The only serious glitch is that they don’t have a search function so you can’t look for a specific wine other than by trawling through the listings by colour or style which makes the site less consumer-friendly than it might be.

Who’s it best for?

Working couples with very little time/inclination to think about wine but a willingness to experiment and the budget to spend a more than the average supermarket shopper. Most are pitched in the £10-15 price bracket.

Good idea?

If you’re only stocking 100 wines there can’t be any that don’t pull their weight - this is presumably where the 'trust' part of WineTrust comes in. I was impressed by the fact that there wasn’t a dog among the wines they showed us last night. One or two not quite so much to my taste but that’s only to be expected.

They say that they’ll operate on a 'one in, one out' basis which means that anything that’s no longer showing at its best will be ditched in favour of a more appealing wine of the same type. The only frustration I can envisage about that is that if you like a wine you may suddenly find it’s no longer available.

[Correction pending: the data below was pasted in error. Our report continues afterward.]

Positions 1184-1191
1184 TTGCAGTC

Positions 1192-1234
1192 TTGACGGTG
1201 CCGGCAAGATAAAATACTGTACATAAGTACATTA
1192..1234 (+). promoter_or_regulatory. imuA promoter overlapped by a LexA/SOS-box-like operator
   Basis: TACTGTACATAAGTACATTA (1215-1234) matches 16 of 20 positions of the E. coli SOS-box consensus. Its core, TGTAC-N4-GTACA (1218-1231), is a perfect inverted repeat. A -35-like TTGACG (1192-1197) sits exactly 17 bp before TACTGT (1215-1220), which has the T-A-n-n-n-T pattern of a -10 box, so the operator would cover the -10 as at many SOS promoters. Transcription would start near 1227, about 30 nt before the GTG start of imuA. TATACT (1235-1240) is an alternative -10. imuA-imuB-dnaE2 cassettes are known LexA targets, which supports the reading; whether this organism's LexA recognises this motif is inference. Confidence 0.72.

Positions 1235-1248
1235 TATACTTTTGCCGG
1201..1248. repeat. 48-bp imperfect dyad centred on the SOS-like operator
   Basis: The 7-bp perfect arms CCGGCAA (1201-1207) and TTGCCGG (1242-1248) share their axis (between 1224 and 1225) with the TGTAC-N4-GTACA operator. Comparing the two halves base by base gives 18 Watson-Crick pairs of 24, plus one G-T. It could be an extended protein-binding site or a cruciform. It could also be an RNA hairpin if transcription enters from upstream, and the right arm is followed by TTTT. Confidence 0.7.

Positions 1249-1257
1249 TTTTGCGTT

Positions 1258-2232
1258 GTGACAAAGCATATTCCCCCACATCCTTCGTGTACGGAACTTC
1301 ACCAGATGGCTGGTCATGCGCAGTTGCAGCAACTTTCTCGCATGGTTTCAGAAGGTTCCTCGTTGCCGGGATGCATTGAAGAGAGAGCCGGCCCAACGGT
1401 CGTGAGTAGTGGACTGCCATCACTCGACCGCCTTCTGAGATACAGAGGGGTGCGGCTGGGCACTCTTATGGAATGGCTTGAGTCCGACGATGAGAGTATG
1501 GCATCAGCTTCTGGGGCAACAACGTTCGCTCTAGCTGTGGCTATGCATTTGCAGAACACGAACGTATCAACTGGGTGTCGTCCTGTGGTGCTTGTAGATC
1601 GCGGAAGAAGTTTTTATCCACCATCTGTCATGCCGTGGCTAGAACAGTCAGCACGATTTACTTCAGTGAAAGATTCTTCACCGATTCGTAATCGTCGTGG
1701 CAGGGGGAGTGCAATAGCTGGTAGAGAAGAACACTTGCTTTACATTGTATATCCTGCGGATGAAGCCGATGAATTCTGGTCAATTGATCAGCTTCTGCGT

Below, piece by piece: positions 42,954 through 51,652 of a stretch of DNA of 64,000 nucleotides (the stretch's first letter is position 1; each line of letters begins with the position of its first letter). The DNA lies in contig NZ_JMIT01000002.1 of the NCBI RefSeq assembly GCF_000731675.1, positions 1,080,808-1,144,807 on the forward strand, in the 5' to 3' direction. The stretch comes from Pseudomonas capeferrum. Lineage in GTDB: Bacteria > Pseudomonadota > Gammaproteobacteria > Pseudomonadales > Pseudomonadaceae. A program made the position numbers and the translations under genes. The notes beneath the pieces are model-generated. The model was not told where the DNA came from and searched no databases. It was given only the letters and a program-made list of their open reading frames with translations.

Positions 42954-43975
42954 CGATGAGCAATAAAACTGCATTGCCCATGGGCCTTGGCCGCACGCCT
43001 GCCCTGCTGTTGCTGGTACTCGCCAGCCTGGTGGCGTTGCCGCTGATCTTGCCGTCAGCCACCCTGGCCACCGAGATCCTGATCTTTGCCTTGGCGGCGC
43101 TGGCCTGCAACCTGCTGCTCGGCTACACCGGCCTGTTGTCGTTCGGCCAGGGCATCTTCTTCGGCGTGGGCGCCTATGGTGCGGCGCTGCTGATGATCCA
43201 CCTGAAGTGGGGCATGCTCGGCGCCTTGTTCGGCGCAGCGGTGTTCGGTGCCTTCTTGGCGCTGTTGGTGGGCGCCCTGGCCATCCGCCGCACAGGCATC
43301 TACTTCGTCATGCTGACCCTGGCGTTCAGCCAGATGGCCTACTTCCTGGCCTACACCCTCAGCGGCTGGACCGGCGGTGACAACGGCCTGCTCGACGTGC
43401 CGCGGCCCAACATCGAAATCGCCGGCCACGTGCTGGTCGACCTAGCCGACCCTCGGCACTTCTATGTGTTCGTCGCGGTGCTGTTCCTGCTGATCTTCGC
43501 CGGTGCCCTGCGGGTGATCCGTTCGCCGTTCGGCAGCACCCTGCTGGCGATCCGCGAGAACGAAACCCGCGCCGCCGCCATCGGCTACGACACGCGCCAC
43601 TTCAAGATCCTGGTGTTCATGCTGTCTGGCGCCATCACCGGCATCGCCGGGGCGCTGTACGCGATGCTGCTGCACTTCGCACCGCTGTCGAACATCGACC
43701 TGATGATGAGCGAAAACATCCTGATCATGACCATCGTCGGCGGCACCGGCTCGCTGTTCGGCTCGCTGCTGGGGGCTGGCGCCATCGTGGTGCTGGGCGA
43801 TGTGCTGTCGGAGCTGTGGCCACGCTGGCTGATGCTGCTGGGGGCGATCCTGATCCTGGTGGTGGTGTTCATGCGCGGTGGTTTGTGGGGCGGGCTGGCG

A taste of WineTrust100

These are the wines I liked best from their launch dinner. Prices are for single bottles. If you buy a six bottle case you'll pay £1 less per bottle.

2011 Eins-Zwei-Dry riesling, Trocken, Leitz, Rheingau £13

Excellent pun, excellent introduction to German wine without some of the meanness that can characterise cheaper German rieslings. Slightly perverse to categorise it as crisp and dry instead of fruity and aromatic along with the other rieslings, maybe. It's not that dry. I'd drink it with Chinese or other Asian food.

2011 Chardonnay, Chamonix, Franschhoek, South Africa

My favourite wine of the tasting. A full, rich, almost Meursault-like chardonnay. At £13 it’s brilliant value for money and a great match with the lobster ravioli it was paired with. From South Africa’s winery of the year.

2010 Montlouis, Clos Habert, Francois Chidaine, Loire Valley £20